The top 10 dishes of Almerian cuisine
Savouring local cuisine in Almeria is about discovering the staples of Andalusia. From the mountains of the Almerian Alpujarra to the Mediterranean Cabo de Gata-Níjar Natural Park (Cabo de Gata-Níjar Natural Park), dishes are prepared according to simple recipes, with subtle influences from the neighbouring provinces of Murcia, Malaga and Granada. Almerian cuisine features the freshest products the land and sea has to offer.
Almerians have passed down recipes for traditional dishes for centuries, forging a cuisine characteristic of the region. Read on to discover the top 10 dishes from Almeria!
Patatas en ajopollo
Winter time in Almeria is about hearty stews and this particular dish is made from poor man’s ingredients such as potatoes, garlic, almonds and day-old bread.
The trick lies in sautéing the bread, almonds and garlic in some olive oil till golden. Then, use a mortar to grind the mix until you achieve a thick paste. This is what is called the ajopollo. Add the paste to the potatoes and a bit of broth for 10 to 15 minutes. When you are ready to serve, you can add a hard-boiled egg. This simple recipe delivers a flavourful punch.
Potaje de vigilia
This recipe is steeped in tradition and religion. It is especially common to eat this dish during Lent, and not just in Almeria. It is made with chickpeas, beans, spinach and salt cod. The secret to this recipe lies in ensuring the beans are not overcooked so they have a smooth yet firm texture.
Gurullos con conejo
This is the No.1 dish in Almeria. Gurullo is a type of elongated pasta, shaped like a grain of rice. The gurullo is prepared with rabbit, water and saffron. The highly-nutritious rabbit meat melts in your mouth and the subtle earthy and flowery flavours of the saffron is just finger-smacking good.
This appetizer is a slice of bread, smothered in aioli and topped with different types of ingredients, including tuna, Iberian ham and other local products (Almerian products and crafts).
This tapa is served in literally every bar and restaurant throughout the province of Almeria. Its origins can be traced back to the 1960s where it was whipped up for the first time at the popular Café Colón in the city of Almeria. At that time, Almeria was living the Hollywood boom and the chef at Café Colón was nicknamed the Sheriff. He was responsible for coming up with this tapa.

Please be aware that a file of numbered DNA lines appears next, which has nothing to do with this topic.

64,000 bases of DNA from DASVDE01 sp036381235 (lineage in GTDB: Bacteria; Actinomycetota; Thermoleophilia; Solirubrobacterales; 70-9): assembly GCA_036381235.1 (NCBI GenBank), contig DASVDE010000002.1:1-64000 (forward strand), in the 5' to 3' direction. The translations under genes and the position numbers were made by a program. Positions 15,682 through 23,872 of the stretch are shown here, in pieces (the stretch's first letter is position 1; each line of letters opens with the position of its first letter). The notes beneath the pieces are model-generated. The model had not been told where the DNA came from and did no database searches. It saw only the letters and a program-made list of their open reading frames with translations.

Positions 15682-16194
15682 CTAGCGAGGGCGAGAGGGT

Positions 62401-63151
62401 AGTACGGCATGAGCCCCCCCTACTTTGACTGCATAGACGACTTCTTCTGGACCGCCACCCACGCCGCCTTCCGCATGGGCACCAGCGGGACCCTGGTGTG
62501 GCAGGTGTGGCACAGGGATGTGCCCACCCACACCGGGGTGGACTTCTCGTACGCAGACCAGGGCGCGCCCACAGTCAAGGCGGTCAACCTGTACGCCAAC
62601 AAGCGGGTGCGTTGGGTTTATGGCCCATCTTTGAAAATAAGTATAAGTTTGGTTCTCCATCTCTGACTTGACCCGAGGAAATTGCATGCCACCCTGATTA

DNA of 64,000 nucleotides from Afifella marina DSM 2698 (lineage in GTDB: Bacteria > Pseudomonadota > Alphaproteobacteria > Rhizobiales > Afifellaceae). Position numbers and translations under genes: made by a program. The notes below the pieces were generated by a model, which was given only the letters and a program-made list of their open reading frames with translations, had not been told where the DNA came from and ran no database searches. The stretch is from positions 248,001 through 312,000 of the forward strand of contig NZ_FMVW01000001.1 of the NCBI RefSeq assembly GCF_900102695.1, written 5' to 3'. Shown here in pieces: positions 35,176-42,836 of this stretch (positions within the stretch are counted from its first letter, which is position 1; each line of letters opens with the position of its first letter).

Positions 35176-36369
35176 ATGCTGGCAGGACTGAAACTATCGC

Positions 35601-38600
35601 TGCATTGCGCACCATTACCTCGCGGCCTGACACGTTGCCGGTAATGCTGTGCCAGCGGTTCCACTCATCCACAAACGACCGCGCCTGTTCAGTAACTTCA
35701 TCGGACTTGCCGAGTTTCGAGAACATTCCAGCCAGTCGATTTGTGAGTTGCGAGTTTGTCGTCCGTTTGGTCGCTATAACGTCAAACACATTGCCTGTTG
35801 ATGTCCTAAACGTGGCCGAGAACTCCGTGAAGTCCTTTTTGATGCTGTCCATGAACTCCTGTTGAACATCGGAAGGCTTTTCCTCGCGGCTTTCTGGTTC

This French-influenced fish stew dish is typical along the Mediterranean coast of Almeria. This dish was originally prepared by fishermen’s wives with whatever fish they hadn’t sold at market. It is a great way to warm up during the winter months.
All types of fish and seafood can be used to make this Almerian soup but the most common ingredients are monkfish, shrimp and clams. The succulent taste of the broth comes from the mayonnaise that is added. The combination of flavours strikes a perfect balance without overpowering the senses.
Migas are a popular dish throughout Spain and each region (and household) has their own particular take on how migas should be prepared.
In the case of Almeria, wheat flour is used instead of bread. Then, its combined with green peppers, garlic, olive oil and water. It is usually served with a side of deep-fried fish, tomatoes, cucumbers, fresh radishes, black pudding or black olives.
Sardine lovers will really appreciate this delicacy! The sardine is the star ingredient in this dish made of potatoes, tomato, garlic and onion. This hearty stew is a succulent ode to the products the land and sea provide.
This chilled soup is made from potatoes, salt cod, choricero peppers (a type of dried red pepper), garlic, tomato and cumin.
Packed with nutrients, it can be enjoyed as a stand-alone dish, topped with a chopped-up boiled egg or smothered on slices of bread. In Almeria, it is commonly served with cornbread.
Olla de San Antonio
This dish is also served as a tapa in many eateries, especially on 17 January in honour of St. Anthony the Abbot. This stew is made of chickpeas and different types of pork cuts, blood pudding and bacon. However, there are some who still follow the traditional recipe of only using wheat and fresh fennel.
This pastry is especially typical during Easter in Almeria, though it can be found year round. These delectable, sugar-coated, deep-fried balls are made of potatoes, milk and flour – think mini doughnuts.
They are usually served with a glass of milk or hot chocolate, and particularly popular with children.